There was no debate or discussion about evening meal, we were in Naples and it had to be pizza, it had to be pizza because Naples is the home of the dough based, tomato topped classic.

Legend has it that Queen Margherita of Savoy gave her name to the most famous pizza of all on a visit there in 1889.

Tired of French gourmet cooking (as you might well be) she summoned the city’s most famous pizza-maker, Raffaele Esposito, and asked him to bake her three pizzas and she would chose her favourite.  Like a judge on a cookery TV programme she decided upon the patriotic version, prepared in the colours of the Italian flag – red (tomato), green (basil), and white (mozzarella) and this became the Pizza Margherita.

Everyone in Naples eats pizza, I have never seen so many pizza restaurants in one place, I tried to work out how many pizzas might be eaten here in a single day but I found the number to be so big it was so incalculable that I feared my head might possibly explode.

Interestingly I cannot see that Italy has a National Pizza Day.  Maybe, and this is an interesting fact, because in terms of pizza consumption per population Italy is only fifth in the World.   A lot of places outside of Naples are clearly bringing the numbers down.  Fourth is Germany, third is the UK, second is the USA but first is NORWAY!  I can understand that, if I lived in Norway I would eat cheap pizza because Norway is amongst the most expensive places to live in the World.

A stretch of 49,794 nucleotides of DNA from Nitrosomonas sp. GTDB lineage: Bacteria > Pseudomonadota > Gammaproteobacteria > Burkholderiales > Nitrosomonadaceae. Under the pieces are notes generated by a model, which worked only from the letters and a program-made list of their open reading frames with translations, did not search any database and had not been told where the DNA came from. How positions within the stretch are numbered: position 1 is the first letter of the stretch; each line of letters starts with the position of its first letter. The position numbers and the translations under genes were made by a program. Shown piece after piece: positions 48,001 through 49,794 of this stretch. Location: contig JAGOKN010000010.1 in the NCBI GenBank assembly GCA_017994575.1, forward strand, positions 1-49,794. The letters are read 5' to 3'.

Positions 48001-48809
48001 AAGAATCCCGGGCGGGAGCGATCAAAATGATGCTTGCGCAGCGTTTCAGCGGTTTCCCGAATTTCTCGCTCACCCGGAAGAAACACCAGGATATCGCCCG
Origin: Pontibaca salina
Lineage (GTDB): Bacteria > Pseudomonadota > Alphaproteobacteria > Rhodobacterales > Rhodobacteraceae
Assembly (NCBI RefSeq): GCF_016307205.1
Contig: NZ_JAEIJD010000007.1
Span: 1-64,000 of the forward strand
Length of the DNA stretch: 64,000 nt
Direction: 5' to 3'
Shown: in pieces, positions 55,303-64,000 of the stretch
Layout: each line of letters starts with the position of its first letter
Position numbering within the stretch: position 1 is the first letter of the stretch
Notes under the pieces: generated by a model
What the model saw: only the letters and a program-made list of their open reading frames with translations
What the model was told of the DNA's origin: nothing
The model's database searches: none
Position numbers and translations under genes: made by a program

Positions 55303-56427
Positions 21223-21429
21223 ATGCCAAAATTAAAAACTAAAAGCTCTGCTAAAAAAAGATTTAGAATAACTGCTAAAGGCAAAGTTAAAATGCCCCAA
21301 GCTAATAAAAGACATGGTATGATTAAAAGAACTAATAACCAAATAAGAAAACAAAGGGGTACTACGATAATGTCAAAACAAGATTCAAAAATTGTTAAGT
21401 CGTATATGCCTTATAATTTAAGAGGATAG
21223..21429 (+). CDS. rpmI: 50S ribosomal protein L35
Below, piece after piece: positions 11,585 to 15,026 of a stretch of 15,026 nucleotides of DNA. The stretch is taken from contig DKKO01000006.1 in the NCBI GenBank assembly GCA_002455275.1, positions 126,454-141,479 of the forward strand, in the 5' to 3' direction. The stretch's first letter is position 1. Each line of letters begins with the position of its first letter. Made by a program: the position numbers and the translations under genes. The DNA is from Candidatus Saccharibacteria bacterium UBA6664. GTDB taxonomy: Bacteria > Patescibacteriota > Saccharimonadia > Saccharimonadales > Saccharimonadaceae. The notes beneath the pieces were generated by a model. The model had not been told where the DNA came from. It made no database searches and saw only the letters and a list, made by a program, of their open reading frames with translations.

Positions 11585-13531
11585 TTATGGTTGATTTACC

The USA has a National Pizza Day on February 9th.  Over four billion pizzas are sold in America every year, 17% of all restaurants are pizzerias, including Italy at World Showcase at Disney World at EPCOT and around about three hundred and fifty pizza slices are eaten every second. Pepperoni is the most popular pizza at just over one-third of all pies ordered.  Not one of my favourites I have to confess.

“When the moon hits your eye like a big pizza pie that’s Amore” (Harry Warren/Jack Brooks)

pizza-tonight-when-the-moon-hits-your-eye-like-a-big-pizza-pie-h2cg4e

When I was a boy growing up we didn’t have pizza!

For my Mum preparing food took up a lot of every day because there were no convenience meals and everything had to be prepared from scratch.  We had never heard of moussaka, paella or lasagne and the week had a predictable routine.  There was complete certainty about the menu because we generally had the same thing at the same time on the same day every week, there were no foreign foods at all, no pasta or curries and rice was only ever used in puddings.

I can still remember my very first pizza and I consider myself fortunate that it was in Italy, in 1976, my first ever overseas holiday when I visited Sorrento with my dad.

I became an immediate fan of the Italian classic and all of its variants just so long as it doesn’t have pineapple on it.  Unless you live in Hawaii pineapple on a pizza is just plain wrong.  And, I am not the only one who thinks this way; in February 2017, the President of Iceland, Guðni Th. Jóhannesson said  and he was ‘fundamentally opposed’ to pineapple on pizzas.  In his words…